Historical Markers
Carlisle Indian Industrial School [Vision of Penn] Historical Marker
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Carlisle Indian Industrial School [Vision of Penn]

Hershey/Gettysburg/Dutch Country Region


Marker Location:
North side of Claremont Road, 50 feet east of the Carlisle Barracks, Carlisle

Dedication Date:
August 31, 2003

Behind the Marker

Head and shoulders in uniform.
Captain R.H. Pratt

"Dear Captain Pratt: What shall I do? I have been here two weeks and I have not bathe. These folks have no bath place. Your school daughter, MAGGIE STANDS LOOKING."

Thus arrived the short letter from a young Indian girl to her schoolmaster, Richard Pratt. Spending her summer working for a white family when Pratt's Carlisle Indian Industrial School was closed, Maggie Stands Looking's letter revealed the dependency which had grown up between Pratt and some of his students. Pratt responded, suggesting that she bathe with a basin and water. Signing his letter, "Your friend and school father," he continued to encourage trust in hopes that through assimilation into the white man's culture, Indians would escape the annihilation that threatened Native Americans in the late nineteenth century.
Group photograph of students.
Carlisle Indian Industrial School

Pratt had witnessed the Indian wars firsthand as commander of a unit of African-American Buffalo Soldiers and Indian scouts in Oklahoma. Seeking to keep Native Americans on their reservations and whites off of their lands, he became disgusted at the Bureau of Indian Affairs' corrupt and inhumane treatment of Cheyenne, Arapaho, Kiowa and other Indian nations under its jurisdiction. Meeting Quakers and missionaries involved in Indian reform during the 1870s, Pratt arrived upon his solution to the nations' "Indian problem", a school devoted to "kill the Indian, [in order to] save the man."

After winning government and private support for his venture, Pratt and an interpreter arrived in the Dakota Territory to enlist recruits for their school in Carlisle, Pennsylvania in September 1879. In a meeting with Spotted Tail, Pratt argued that Indians would continue to be deceived by misleading treaties and false translators until they learned the white man's tongue and ways. "[Your people must] be able to meet [the white man] face to face and take care of themselves and their property without the help of either an interpreter or an Indian agent," Pratt told the skeptical leader. Eventually, he cajoled the Lakota and Chiracahua Apache to send eighty-two children to his new school.
Images of a Native American, young, man with long hai, hoop earrings, necklaces and soulful eyes. An image of the same man with short hair, wearing a suit adn tie.
Tom Torlino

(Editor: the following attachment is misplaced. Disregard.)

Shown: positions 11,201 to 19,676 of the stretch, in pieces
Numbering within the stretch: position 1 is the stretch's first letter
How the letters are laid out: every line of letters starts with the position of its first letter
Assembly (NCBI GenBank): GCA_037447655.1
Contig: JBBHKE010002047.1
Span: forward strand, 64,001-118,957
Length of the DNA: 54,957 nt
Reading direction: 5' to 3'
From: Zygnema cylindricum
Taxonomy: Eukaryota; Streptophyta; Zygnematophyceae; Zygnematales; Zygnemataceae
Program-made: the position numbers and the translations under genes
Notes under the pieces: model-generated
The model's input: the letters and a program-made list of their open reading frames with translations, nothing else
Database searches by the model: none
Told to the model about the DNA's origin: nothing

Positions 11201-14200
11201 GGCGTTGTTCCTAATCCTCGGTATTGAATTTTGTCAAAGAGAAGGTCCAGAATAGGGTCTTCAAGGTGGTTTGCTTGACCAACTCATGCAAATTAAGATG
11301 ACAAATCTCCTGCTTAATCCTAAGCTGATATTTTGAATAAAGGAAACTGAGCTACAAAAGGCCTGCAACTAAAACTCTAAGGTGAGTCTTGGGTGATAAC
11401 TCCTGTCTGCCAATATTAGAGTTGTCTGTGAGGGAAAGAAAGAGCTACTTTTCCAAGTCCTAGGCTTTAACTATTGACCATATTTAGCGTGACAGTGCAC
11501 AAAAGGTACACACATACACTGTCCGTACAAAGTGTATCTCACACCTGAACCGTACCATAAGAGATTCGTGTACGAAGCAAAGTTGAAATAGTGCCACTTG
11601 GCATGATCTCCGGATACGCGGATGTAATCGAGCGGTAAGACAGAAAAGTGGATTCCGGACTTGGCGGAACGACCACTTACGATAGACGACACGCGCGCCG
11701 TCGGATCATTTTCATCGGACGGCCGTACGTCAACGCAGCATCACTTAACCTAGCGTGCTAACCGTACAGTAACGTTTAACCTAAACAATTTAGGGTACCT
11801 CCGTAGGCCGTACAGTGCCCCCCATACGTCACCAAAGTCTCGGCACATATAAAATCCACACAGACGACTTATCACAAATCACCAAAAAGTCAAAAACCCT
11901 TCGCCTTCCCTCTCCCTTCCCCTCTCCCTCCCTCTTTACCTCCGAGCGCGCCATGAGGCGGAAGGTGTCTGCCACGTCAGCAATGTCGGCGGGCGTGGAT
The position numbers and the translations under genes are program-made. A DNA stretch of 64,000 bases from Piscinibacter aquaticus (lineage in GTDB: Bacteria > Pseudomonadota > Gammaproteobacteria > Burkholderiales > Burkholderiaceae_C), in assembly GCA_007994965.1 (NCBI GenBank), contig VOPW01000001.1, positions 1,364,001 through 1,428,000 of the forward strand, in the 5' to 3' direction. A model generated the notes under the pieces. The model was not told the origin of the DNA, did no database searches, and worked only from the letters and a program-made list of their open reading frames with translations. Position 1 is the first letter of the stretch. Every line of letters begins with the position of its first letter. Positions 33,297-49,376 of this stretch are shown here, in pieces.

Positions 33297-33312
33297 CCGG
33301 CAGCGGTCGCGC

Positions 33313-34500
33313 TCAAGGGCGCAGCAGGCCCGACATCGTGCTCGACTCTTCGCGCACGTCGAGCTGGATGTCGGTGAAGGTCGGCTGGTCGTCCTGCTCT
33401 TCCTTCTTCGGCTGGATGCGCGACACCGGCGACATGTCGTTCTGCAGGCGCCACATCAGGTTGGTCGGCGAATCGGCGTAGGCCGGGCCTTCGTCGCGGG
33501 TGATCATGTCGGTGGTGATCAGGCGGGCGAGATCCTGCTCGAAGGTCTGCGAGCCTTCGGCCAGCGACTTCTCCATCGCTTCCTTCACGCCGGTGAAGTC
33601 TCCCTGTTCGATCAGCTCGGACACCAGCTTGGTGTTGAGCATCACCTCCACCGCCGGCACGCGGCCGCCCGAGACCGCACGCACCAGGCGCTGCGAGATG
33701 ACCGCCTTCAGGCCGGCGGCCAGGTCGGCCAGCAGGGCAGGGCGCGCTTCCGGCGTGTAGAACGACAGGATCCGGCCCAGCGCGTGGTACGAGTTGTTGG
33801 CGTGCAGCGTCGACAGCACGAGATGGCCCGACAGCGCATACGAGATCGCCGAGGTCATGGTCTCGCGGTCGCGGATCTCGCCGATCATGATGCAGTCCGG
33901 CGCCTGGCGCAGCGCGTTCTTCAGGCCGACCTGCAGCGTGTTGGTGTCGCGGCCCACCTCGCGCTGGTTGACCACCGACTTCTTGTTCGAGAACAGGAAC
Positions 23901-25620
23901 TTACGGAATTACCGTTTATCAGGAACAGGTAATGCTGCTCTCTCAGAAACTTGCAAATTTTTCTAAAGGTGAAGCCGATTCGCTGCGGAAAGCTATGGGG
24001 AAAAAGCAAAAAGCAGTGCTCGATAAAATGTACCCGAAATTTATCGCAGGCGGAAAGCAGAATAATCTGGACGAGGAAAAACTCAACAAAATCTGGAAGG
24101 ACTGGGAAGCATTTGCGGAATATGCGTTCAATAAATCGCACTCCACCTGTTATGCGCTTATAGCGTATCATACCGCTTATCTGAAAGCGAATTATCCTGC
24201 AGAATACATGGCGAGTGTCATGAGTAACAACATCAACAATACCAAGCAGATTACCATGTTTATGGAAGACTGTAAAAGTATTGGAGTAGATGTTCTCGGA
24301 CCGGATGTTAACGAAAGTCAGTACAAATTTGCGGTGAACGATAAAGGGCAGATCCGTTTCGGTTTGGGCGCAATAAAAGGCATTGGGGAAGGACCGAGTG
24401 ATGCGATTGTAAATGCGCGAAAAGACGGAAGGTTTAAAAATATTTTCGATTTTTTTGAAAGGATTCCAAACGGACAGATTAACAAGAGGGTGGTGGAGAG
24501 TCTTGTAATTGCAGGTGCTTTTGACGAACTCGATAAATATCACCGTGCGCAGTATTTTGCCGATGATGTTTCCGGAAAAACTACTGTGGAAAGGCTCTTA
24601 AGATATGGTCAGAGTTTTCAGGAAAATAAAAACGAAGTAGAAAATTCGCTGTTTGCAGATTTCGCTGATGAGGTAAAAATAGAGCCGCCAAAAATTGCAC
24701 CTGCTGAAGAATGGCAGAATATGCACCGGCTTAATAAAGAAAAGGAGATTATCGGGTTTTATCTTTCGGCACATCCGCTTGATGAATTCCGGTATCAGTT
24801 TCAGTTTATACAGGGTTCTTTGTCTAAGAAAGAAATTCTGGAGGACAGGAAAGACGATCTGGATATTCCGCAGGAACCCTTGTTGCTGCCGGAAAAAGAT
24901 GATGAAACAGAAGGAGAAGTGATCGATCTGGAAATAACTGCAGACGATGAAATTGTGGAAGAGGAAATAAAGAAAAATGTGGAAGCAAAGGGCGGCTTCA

Upon their arrival in Pennsylvania, Indian children were stripped of their tribal identity. The first order of business was haircuts, new clothing, hard shoes and strict rules. Pratt and his assistants ran the Carlisle Indian School like a military barracks. Half the day focused upon academics, while the other half provided practical training in trades like shoemaking, farming, and training for domestic work.

Ever eager to show off the success of his school, Pratt organized his wards into choirs that entertained guests, and a band that performed at expositions and competitions. Reflecting Pratt's assimiliationist views, his students wrote papers extolling their American educations, which the school sent to newspapers and magazines, after careful editing by school staff. Responding to a reader's request that the school newsletter, the Helper, describe the Indian lifestyle, Pratt explained that keeping Indian cultures alive hurt Native Americans. "We give the rising Indian," Pratt wrote "something nobler and higher to think about and do... We do not like to keep alive the stories of his past, hence deal more with his present and future."
Printing Room at Carlisle School, by F. B. Johnson, 1901, depicting a group of Native American boys standing in long aprons at several antique looking printing presses.
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Carlisle Indian School
American Horse sitting with children during a visit to the Carlisle School, 1882.
American Horse with children during a visit to the Carlisle School, 1882.

To modern sensibilities, Pratt's attitude and actions bespeak a patronizing arrogance. At Carlisle, Native American children were stripped of their identities, forbidden to speak their native languages, cut off from communication with their families and then trained for their "appropriate" roles in modern America: as domestic servants, bootblacks and farm workers. Despite this kind of training, graduates of Carlisle did include the first Native American doctor and lawyer.

The school continued to operate until 1918 and when it ended more than 10,000 children had been taught. Carlisle failed in its goal to complete assimilation of Native Americans into Euro-American culture, but it did train young men and women who would play important roles in the Native American movements of the twentieth century.

While the massacres, relocations and broken treaties remain sad realities of America's past, Pratt's school did represent a sincere attempt to save Native Americans from extinction. In the late nineteenth century, Pratt's Carlisle Indian School in its own way championed the basic human rights of Native Americans. Though the education provided at the Carlisle Indian School might not measure up to contemporary standards of respect for other cultures, it did seek to continue Penn's legacy of respect for all humanity, regardless of race.
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